Toxic Sediment in San Diego Bay

cleanup san diego bayPhoto 9MPhoto.comSan Diego Bay looks beautiful, but under the sparkling water, there’s a toxic secret.  

The bay’s sediment, the ground underneath the water, poses a serious public health threat, and causes ongoing contamination of aquatic wildlife and organisms. A 1996 National Oceanic and Atmospheric Administration (NOAA) study examined the health of 18 inland waterways and identified the bay, which was once a calving lagoon for the California Gray Whale, as the second most toxic bay in the nation. 

According to the San Diego Regional Water Quality Control Board, more than thirty locations in San Diego Bay suffer from unhealthy water, ground beneath that water or both. A federal list that identifies unhealthy waters, called the 303(d) list, includes San Diego Bay for 20 separate pollutants--including copper, mercury, PAHs, PCBs, zinc, and chlordane--along with general toxicity in the bottom of the bay and the harmful effects to plants and sea life that live there. These pollutants continue to find their way into San Diego Bay from urban runoff and copper-based paints on boats.

Due to the fish contamination from these pollutants, the Port of San Diego posted all piers along San Diego Bay with fish consumption advisories. Unfortunately, anglers – many who come from underserved populations-- still catch and eat fish from the bay, resulting in serious human health risks.

One of the prominent sources of the bay’s pollution is the runoff from Chollas Creek, which is one of the most polluted waterbodies in San Diego County, making the Pueblo Watershed (of which Chollas Creek is the dominant waterbody) one of the region’s most damaged and unhealthy to reside within.

Much of the legacy pollution in the San Diego Bay comes from the shipyards and Navy facilities that line the eastern shore of the bay. In 2003, Coastkeeper and Natural Resources Defense Council successfully sued Southwest Marine (now BAE), the Navy's largest ship repair and maintenance facility on the West Coast, on charges that it failed to implement required measures to prevent toxins from flowing into San Diego Bay. This case reached its conclusion when the United States Supreme Court refused to hear the shipyard's final appeal. Southwest Marine had challenged the September 1999 U.S. District Court ruling, later upheld by the U.S. Court of Appeals Ninth Circuit, which required the shipyard to improve their stormwater pollution prevention practices and found the company liable for $799,000 due to recurring permit violations.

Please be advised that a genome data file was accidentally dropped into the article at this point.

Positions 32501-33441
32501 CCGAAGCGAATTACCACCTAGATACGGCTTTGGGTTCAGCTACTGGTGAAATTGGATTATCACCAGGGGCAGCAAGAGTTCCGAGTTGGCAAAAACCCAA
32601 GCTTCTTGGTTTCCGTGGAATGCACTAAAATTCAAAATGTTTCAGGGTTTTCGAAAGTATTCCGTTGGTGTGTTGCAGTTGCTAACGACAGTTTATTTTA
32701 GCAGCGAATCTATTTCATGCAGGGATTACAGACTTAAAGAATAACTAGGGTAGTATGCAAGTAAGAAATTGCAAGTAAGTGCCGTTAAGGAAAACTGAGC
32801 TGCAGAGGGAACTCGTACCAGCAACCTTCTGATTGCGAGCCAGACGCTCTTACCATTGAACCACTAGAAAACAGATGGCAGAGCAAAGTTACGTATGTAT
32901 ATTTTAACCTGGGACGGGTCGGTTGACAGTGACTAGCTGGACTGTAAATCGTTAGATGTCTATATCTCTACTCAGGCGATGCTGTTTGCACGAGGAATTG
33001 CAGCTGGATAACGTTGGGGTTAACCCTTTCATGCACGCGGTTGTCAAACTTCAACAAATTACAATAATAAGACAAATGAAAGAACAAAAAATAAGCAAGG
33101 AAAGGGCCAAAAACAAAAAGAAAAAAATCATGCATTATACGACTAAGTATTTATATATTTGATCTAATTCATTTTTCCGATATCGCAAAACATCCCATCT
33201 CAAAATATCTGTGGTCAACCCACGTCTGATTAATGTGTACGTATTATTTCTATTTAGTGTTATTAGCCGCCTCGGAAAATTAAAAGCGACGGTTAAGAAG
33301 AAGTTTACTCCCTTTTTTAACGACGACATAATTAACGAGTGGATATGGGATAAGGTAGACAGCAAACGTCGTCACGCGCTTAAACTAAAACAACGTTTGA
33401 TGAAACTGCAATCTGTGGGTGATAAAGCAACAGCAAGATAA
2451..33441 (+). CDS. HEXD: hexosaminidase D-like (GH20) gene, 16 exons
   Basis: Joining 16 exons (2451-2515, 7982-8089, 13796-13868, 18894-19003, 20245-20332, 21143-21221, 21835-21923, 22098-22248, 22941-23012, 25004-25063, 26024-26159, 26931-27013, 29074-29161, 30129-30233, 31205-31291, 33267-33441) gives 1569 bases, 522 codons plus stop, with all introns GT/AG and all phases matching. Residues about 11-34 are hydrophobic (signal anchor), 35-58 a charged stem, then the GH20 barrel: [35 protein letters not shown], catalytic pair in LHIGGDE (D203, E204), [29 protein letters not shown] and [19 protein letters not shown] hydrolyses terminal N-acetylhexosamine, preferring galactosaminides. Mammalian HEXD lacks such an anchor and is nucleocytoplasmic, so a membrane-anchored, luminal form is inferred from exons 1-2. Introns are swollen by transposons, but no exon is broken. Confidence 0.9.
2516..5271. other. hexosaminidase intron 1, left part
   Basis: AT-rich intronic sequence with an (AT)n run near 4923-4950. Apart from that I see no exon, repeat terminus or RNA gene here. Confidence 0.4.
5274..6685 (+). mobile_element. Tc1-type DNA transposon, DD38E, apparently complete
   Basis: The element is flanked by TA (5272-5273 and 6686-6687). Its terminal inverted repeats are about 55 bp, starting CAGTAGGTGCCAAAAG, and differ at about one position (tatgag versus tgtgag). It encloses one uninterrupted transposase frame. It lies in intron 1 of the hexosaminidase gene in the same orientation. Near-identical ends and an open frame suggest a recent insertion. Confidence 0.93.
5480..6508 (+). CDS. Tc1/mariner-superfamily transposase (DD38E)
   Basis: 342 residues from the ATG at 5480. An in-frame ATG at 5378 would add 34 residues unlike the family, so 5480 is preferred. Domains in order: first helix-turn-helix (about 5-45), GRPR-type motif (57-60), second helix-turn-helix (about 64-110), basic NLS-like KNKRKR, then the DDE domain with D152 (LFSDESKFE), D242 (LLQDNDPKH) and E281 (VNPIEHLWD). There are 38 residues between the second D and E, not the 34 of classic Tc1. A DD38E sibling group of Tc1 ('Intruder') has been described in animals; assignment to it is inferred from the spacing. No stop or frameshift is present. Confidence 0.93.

Coastkeeper now works with environmental and community partners to achieve a San Diego Bay cleanup of contaminated sediment and waters located within and adjacent to BAE Systems San Diego Ship Repair and National Steel and Shipbuilding Company leaseholds, approximately 60 acres, just south of the Coronado Bridge.

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Fishable Facts

  • Kelp forests play home to more than 700 species of marine creatures.
  • Many factors including pollution, climate change, and over-fishing contribute to kelp forest decline, and their collective impact is far greater than any individual stressor.
  • Research has shown that grazing by inflated sea urchins populations damaged kelp forests and slowed recovery in the '50s to '70s off Point Loma. Sea otters, lobster, and sheephead fish are important predators, keeping urchin populations in check.
  • Many fish off California's coast are in such decline that some species will take 50-80 years to recover to healthy levels.
  • La Jolla's lush kelp forest is like a stand of underwater redwoods – it provides food and shelter for hundreds of species, from tiny invertebrates to fish, mammals and birds.
  • Since 1990, revenues from commercial fishing have declined by more than half and the number of fishing boats calling at California ports has declined by nearly three-quarters.
  • Average size across a wide range of West Coast fish is down by half from 20 years ago.
  • A 40-cm bocaccio rockfish produces an average of just over 200,000 eggs per year, whereas an 80-cm fish at double the length produces nearly 10 times as many eggs (2 million)!
  • Nearly 80 percent of marine debris comes from land-based sources.
  • Regardless of their size, plastic pollution bits are not digestible by any creature.
  • More than 60 percent of all marine debris is plastic.
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